“I look forward to tomorrow.  I feel like my tournament has finally begun.  This is where I feel really comfortable in a Grand Slam.”

“Well, the key is for me, I still need to find it because I haven’t beat her in the Grand Slam,” said Azarenka.  “So for me, I still have to find that extra step to go a little bit further.

“But she’s a great player.  I mean, one of the greatest players of all time.

“I just try to really focus on what I have to do instead of thinking who is on the other side and try to execute my game.

“I think I have been playing pretty well, trying to climb and put my game together more and more.  So I’m just trying to focus on tomorrow, is another day, another match, and keep it simple.”

Two more Americans join Serena Williams in the quarterfinals – Madison Keys and Coco Vandeweghe. Keys beat qualifier Olga Govortsova 3-6, 6-4, 6-1while Vandeweghe beat French Open finalist and sixth seed Lucie Safarova 7-6(1), 7-6(4)

“I mean, every moment there is a breakthrough whether it’s in a WTA tournament or in a Grand Slam,” Vandeweghe said.  “Yes, this is the farthest I have ever gone in a Grand Slam and I’m playing really well at this time, but, you know, I’m not really considering it like, wow, a breakthrough.

I mean, I had set goals of what I wanted to do, and because I’m achieving it doesn’t mean it’s a breakthrough.  I think it’s stepping stones more than a breakthrough.  You know, I would more say it’s on the lines of it’s been a while coming because of what I felt that I have dedicated to my game of tennis.”

Vadeweghe will face Maria Sharapova next. The 2004 Wimbledon champion beat Zarina Diyas 6-4, 6-4.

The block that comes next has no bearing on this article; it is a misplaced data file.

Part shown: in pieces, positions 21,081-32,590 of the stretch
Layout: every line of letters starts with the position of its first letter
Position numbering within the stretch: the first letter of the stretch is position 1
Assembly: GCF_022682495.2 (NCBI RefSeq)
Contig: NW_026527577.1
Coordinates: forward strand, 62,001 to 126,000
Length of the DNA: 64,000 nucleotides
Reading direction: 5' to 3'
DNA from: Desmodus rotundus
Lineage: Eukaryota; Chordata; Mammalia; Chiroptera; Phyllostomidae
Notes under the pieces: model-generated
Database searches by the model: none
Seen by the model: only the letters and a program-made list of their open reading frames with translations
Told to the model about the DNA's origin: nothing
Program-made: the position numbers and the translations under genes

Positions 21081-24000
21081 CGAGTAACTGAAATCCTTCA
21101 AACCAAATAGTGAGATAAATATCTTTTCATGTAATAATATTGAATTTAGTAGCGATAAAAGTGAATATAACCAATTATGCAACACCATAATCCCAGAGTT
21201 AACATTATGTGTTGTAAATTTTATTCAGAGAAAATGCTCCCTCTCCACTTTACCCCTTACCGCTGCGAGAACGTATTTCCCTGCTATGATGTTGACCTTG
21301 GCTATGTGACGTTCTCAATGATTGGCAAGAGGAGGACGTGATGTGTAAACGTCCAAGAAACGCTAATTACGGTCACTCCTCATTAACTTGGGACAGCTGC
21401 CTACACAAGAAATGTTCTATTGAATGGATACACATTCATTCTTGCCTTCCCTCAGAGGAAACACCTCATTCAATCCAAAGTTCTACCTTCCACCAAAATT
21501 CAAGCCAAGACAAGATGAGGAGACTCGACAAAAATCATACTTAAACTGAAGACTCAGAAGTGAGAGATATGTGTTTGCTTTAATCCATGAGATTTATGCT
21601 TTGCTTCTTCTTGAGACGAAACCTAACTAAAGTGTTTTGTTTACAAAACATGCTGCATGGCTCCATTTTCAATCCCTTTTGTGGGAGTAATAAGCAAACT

“I think there is still going to be the nerves,” Madison Keys said about reaching her second major quarterfinal.  “It’s second quarter and it’s against a different person.  But I think there is at least some, Okay, I have done it before, I have been through it, I know what to expect.

“No matter what, it will be fun and will be exciting, and I just have to go out and try to focus on the match.”

Garbine Muguruza had the upset of the day when she ousted fifth seed Caroline Wozniacki 6-4, 6-4.

“I went very like focused and prepared because I knew that she was going to try to do a long and physical match against me,” the Spaniard said. “So I think I used my opportunities of the short balls, good shots, the serve.  I think I played really good.  This helps me a lot against these types of players.”

On the men’s side of the draw Novak Djokovic and Kevin Anderson will have to complete their match on Tuesday. Djokovic lost the first two sets in tiebreaks and won the next two. Play was halted on Court 1 due to darkness.

Marin Cilic awaits the winner in his quarterfinal.

Roger Federer and Andy Murray moved into Wimbledon’s “elite 8.” Second-seeded Federer won 6-2, 6-2, 6-3 over No. 20 Roberto Bautista Agut. Murray bested Ivo Karlovic 7-6 (7), 6-4, 5-7, 6-4

The other men’s quarterfinal pairings are: Roger Federer vs. No. 12 Gilles Simon, Andy Murray vs. Vasek Pospisil, and Stan Wawrinka vs. No. 21 Richard Gasquet.


Ladies’ Singles – Fourth Round

(1) Serena Williams (USA) d. (16) Venus Williams (USA) 64 63
(4) Maria Sharapova (RUS) d. Zarina Diyas (KAZ) 64 64
(20) Garbine Muguruza (ESP) d. (5) Caroline Wozniacki (DEN) 64 64
CoCo Vandeweghe (USA) d. (6) Lucie Safarova (CZE) 76(1) 76(4)
(13) Agnieszka Radwanska (POL) d. (28) Jelena Jankovic (SRB) 75 64
(15) Timea Bacsinszky (SUI) d. Monica Niculescu (ROU) 16 75 62
(21) Madison Keys (USA) d. (Q) Olga Govortsova (BLR) 36 64 61
(23) Victoria Azarenka (BLR) d. (30) Belinda Bencic (SUI) 63 62

Gentlemen’s Singles – Fourth Round

[2] Roger Federer (SUI) d. [20] Roberto Bautista Agut (ESP) 62 62 63
[3] Andy Murray (GBR) d. [23] Ivo Karlovic (CRO) 76(7) 64 57 64
[4] Stan Wawrinka (SUI) d. [16] David Goffin (BEL) 76(3) 76(7) 64
[12] Gilles Simon (FRA) d. [6] Tomas Berdych (CZE) 63 63 62
[9] Marin Cilic (CRO) d. Denis Kudla (USA) 64 46 63 75